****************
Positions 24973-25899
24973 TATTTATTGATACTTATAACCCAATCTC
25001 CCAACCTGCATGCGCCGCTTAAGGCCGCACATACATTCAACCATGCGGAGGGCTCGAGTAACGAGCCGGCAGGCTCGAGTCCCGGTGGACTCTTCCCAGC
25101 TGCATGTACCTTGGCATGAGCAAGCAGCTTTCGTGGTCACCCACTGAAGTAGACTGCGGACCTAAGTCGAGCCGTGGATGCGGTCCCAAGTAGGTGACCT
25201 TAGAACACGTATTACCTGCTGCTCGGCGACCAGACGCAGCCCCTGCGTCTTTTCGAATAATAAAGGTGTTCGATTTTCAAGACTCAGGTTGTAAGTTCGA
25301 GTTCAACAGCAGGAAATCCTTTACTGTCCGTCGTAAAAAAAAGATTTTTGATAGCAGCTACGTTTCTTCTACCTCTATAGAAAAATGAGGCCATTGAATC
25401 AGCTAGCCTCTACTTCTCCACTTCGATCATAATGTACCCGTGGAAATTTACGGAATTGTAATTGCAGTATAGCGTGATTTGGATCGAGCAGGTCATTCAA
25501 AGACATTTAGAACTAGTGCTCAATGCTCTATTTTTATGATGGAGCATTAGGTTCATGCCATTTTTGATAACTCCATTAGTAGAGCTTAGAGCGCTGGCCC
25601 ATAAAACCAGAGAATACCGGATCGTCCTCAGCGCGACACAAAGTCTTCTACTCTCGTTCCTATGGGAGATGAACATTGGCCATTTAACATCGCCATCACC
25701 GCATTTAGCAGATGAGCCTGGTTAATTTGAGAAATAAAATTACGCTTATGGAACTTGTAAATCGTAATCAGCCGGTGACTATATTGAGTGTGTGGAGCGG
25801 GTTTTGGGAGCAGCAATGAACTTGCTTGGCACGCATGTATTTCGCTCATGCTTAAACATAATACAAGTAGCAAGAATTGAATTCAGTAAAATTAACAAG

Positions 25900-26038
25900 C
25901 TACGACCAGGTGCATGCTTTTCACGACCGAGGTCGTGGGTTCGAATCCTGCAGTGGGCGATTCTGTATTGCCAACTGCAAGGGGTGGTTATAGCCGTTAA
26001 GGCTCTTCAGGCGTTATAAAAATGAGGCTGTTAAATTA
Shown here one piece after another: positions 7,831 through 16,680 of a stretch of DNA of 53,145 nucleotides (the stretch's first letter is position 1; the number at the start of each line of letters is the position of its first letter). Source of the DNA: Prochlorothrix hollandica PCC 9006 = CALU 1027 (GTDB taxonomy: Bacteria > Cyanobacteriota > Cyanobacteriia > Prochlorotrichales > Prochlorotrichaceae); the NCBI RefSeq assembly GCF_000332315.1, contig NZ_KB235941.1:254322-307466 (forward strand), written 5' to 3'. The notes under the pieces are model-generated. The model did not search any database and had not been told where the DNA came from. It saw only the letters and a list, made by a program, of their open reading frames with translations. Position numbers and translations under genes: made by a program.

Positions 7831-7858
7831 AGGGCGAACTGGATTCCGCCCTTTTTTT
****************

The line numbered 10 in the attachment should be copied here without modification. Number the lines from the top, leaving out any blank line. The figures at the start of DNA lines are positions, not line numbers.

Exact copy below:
25701 GCATTTAGCAGATGAGCCTGGTTAATTTGAGAAATAAAATTACGCTTATGGAACTTGTAAATCGTAATCAGCCGGTGACTATATTGAGTGTGTGGAGCGG